On the Fujifilm X-T30, because of the APS-C crop factor, the 50mm focal length is equivalent to 75mm. Essentially the Asahi SMC Macro-Takumar 50mm f/4 is a mid-telephoto prime that’s very sharp but with a maximum aperture of only f/4, which isn’t especially fast. It doubles as a macro lens, and it’s quite good at that, just as long as you’re not trying to get really close, as the magnification ratio isn’t particularly impressive. There are certainly shortcomings with this lens, but it has the “it factor” when it comes to image quality, producing especially lovely pictures. If you find this lens for a good price, be sure to buy it, because it’s worth having around. The technical specs of this Macro-Takumar lens won’t knock your socks off, but the images that it produces very well could.


Micro Christmas Lights – South Weber, UT – Fujifilm X-T30 & Asahi Macro-Takumar 50mm f/4


Christmas Berries – South Weber, UT – Fujifilm X-T30 & Asahi Macro-Takumar 50mm f/4


Amanda’s Eyes – South Weber, UT – Fujifilm X-T30 & Asahi Macro-Takumar 50mm f/4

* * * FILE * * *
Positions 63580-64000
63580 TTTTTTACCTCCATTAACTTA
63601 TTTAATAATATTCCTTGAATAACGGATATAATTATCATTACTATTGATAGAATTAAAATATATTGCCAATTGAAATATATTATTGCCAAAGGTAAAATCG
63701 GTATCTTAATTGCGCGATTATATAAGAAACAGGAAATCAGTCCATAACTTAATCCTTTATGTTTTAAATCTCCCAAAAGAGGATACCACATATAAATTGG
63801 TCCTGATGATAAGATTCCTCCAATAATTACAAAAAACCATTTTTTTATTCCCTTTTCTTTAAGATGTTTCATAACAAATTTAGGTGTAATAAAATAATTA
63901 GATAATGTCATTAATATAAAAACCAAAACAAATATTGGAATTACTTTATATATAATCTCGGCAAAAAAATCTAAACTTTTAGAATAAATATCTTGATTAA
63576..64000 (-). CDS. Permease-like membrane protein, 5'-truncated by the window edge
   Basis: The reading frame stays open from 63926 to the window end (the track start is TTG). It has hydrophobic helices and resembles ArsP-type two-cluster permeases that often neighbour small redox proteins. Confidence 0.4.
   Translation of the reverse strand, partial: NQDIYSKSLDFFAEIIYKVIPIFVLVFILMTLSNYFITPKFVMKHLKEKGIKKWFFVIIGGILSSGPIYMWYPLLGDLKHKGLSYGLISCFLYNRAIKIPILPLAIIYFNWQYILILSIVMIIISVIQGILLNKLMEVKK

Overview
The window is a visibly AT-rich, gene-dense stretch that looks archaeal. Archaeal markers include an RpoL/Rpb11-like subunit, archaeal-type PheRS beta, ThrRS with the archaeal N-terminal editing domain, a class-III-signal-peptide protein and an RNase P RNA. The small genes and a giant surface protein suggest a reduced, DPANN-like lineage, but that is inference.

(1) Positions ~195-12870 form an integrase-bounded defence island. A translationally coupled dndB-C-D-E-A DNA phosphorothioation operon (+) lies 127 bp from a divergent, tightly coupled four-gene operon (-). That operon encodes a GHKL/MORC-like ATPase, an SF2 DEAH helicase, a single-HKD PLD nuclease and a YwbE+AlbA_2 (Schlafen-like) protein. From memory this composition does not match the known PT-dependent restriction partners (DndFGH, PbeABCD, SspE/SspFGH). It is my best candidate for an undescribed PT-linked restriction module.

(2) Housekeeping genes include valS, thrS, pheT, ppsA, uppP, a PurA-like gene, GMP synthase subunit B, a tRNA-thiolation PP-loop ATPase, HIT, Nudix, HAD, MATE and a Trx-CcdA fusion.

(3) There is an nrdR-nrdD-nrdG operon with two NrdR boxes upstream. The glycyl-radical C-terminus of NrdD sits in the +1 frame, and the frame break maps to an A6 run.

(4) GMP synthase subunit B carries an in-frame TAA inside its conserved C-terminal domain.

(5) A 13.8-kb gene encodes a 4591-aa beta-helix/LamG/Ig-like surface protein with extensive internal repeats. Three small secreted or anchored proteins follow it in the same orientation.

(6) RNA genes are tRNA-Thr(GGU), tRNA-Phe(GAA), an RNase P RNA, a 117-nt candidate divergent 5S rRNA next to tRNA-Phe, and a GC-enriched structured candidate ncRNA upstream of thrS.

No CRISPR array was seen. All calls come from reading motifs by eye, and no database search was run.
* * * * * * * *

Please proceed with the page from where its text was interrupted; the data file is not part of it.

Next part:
Citrus Ladder (N Scale Model) – Fujifilm X-T30 & Asahi Macro-Takumar 50mm f/4


Country Barn (N Scale Model) – Fujifilm X-T30 & Asahi Macro-Takumar 50mm f/4


Highway Sunset – Layton, UT – Fujifilm X-T30 & Asahi Macro-Takumar 50mm f/4


Sierra Snow – South Weber, UT – Fujifilm X-T30 & Asahi Macro-Takumar 50mm f/4


Old Truck & Old House (N Scale Model) – Fujifilm X-T30 & Asahi Macro-Takumar 50mm f/4


Two Horses Monochrome (N Scale Model) – Fujifilm X-T30 & Asahi Macro-Takumar 50mm f/4


Speedy Super Chief (N Scale Model) – Fujifilm X-T30 & Asahi Macro-Takumar 50mm f/4

See also:
Industar 69
Asahi Super-Takumar 135mm

Lens Review: Fujinon XC 50-230mm f/4.5-6.7 OIS II

Fujifilm Fujinon 50-230mm Lens Review Blog

Fujifilm’s Fujinon Super EBC XC 50mm-230mm f/4.5-6.7 OIS II lens is a budget telephoto zoom option for X series cameras. It has 13 elements in 10 groups with seven rounded blades and a maximum aperture of f/22. This lens accepts 58mm filters. Because of the APS-C crop factor, it has a full-frame focal-length equivalence of 75-345mm. The only Fujifilm lens that has a longer focal length is the Fujinon 100-400mm, which retails for about four times as much.